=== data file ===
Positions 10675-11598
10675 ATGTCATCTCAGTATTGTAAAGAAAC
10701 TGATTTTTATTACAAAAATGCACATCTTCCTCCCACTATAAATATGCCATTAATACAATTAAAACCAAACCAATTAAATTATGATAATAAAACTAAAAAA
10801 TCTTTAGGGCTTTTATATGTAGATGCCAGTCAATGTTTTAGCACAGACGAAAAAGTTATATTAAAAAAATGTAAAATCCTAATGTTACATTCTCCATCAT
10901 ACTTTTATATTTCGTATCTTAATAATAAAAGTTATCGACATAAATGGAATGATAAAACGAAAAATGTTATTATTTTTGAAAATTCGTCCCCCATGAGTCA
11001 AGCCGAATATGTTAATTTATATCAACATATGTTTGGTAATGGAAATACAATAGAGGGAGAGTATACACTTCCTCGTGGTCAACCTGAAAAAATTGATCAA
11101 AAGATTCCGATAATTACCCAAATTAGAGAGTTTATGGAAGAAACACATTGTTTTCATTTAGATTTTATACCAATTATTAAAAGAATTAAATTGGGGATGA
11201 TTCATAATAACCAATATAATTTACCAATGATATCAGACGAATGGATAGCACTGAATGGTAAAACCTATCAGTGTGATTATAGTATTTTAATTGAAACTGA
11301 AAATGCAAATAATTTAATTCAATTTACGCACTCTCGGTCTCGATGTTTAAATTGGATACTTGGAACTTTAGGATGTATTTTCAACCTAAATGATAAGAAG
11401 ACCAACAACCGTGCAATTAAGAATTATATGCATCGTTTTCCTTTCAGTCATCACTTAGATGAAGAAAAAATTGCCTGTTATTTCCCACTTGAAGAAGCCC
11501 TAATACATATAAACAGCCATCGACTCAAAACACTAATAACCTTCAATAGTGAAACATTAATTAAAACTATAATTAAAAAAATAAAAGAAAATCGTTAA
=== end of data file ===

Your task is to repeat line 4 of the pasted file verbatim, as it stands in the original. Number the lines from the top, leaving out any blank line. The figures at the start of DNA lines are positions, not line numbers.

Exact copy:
10801 TCTTTAGGGCTTTTATATGTAGATGCCAGTCAATGTTTTAGCACAGACGAAAAAGTTATATTAAAAAAATGTAAAATCCTAATGTTACATTCTCCATCAT